in Your Country’s Best 13-01-2011
in Unique Buildings of the World 25-05-2011
Camera: Canon EOS 400D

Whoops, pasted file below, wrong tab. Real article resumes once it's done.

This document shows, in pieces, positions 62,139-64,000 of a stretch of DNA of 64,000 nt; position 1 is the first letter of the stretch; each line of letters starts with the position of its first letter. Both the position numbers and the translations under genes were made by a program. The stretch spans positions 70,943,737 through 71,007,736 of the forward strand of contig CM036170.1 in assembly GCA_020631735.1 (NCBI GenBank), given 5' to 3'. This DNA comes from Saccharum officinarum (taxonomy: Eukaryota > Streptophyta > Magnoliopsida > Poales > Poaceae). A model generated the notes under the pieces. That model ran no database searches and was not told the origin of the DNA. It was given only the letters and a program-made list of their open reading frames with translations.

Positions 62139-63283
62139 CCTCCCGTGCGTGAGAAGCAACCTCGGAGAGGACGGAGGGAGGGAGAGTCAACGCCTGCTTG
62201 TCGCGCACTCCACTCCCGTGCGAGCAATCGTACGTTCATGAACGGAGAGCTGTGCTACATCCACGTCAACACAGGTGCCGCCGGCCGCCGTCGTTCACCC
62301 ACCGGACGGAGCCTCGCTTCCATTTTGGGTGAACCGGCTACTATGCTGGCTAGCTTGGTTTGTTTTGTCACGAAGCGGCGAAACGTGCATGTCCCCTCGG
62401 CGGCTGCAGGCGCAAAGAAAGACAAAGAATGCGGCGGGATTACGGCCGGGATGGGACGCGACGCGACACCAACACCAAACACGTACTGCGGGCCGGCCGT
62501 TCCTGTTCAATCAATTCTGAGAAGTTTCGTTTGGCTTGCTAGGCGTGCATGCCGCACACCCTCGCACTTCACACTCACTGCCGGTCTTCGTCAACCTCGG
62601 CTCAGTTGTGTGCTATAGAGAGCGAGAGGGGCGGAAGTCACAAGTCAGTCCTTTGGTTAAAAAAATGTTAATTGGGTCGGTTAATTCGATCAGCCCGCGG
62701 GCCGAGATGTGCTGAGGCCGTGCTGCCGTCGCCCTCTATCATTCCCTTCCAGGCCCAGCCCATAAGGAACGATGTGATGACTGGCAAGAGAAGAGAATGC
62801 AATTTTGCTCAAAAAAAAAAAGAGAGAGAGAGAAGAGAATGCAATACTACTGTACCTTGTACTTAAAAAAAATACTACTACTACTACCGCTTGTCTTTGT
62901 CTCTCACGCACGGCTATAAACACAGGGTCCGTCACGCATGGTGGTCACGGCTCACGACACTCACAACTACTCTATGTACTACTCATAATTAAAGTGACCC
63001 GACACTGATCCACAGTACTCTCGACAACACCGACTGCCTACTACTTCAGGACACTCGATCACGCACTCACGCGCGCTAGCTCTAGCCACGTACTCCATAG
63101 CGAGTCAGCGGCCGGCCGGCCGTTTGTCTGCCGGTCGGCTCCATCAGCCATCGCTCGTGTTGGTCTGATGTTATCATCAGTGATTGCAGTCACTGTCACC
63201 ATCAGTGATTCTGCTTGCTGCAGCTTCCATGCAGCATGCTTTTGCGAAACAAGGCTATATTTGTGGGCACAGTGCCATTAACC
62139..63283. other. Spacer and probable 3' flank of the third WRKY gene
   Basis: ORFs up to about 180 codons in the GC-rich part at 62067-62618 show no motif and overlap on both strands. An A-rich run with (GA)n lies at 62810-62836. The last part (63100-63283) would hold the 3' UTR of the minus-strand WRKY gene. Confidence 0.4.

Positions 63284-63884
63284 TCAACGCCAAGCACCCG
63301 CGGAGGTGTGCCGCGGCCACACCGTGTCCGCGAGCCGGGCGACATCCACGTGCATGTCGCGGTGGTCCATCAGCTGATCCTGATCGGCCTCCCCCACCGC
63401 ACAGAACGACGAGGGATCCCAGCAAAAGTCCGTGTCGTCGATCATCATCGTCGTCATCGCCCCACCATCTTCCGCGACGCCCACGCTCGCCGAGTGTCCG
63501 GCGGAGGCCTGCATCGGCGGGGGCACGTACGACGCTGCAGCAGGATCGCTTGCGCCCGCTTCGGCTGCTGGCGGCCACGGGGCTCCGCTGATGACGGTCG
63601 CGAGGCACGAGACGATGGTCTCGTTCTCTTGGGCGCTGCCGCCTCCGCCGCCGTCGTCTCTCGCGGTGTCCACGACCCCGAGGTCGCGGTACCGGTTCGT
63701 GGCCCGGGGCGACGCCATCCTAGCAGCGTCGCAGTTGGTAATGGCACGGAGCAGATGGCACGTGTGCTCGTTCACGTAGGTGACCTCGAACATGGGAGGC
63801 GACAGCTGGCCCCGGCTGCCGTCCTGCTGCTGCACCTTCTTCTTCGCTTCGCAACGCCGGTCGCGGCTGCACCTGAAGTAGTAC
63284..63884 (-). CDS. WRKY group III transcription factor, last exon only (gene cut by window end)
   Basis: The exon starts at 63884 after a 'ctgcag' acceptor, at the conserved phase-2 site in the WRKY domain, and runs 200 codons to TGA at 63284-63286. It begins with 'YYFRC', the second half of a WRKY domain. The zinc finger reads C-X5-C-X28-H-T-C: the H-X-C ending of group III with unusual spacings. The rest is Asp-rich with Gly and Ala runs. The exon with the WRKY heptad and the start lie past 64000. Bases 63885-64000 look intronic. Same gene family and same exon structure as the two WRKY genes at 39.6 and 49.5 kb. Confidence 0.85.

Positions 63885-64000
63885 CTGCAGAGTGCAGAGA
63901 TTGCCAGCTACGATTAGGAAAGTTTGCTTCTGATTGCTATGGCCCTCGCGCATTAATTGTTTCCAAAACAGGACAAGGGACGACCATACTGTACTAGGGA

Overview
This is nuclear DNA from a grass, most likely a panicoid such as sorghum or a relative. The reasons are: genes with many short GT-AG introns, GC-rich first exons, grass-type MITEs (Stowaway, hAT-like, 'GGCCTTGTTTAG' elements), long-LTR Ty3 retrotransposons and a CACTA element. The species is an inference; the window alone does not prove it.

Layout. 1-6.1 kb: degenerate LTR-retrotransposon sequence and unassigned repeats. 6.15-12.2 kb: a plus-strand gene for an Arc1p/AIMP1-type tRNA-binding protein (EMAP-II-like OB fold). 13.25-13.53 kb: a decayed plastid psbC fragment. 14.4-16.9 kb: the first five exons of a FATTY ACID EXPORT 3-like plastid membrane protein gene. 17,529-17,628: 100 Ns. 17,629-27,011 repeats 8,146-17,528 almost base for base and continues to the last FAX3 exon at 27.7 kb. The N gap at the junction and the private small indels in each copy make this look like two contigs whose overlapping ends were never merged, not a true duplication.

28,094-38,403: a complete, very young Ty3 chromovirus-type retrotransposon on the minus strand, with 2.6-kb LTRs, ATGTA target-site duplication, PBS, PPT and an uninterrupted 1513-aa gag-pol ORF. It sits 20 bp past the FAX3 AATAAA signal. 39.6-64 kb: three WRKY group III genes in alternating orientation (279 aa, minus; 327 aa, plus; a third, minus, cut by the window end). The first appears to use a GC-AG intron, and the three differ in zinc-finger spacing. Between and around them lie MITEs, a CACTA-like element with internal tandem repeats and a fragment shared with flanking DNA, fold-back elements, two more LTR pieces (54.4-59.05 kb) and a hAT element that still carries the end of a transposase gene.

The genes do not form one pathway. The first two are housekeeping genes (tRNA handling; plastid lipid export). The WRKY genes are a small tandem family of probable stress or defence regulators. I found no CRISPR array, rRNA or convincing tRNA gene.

This image was taken whilst approaching the North Bridge in Edinburgh, Scotland, looking over towards the Balmoral Hotel. Resulting from a competition of 1895, the hotel originally opened in 1902. It was designed by architect W. Hamilton Beattie and for most of the twentieth century was known as the North British Hotel or simply the N.B., a traditional railway hotel built for the North British Railway Company adjacent to their Waverley Station. It kept the same name until the late 1980s when it was renamed the Balmoral Hotel after refurbishment, despite being located over 100 miles south of Balmoral Castle. Edinburgh residents managed to retain the “NB” nickname by the popular but entirely colloquial suggestion that this stood for “New Balmoral”. For travellers arriving by train, the hotel provided comfortable and elegant lodgings, before they continued their journeys. To assist passengers in reaching their train on time, the hotel tower’s clock, visible from a considerable distance away, is traditionally set to be two minutes fast. The clock tower, at 58m high, forms a prominent landmark in Edinburgh’s city centre. The building’s architecture is Victorian, influenced by the traditional Scottish baronial style. Sadly it was stripped of most of its ornamental stone balconies in its refurbishment, and whilst remaining ornate, is visibly “scarred”. An additional bit of trivia is the fact that In February 2007 it was confirmed that author J. K. Rowling finished the last book in the Harry Potter series, Harry Potter and the Deathly Hallows at this hotel. Rowling left a signed statement written on a marble bust of Hermes in her room saying; “JK Rowling finished writing Harry Potter and the Deathly Hallows in this room (652) on 11th Jan 2007”.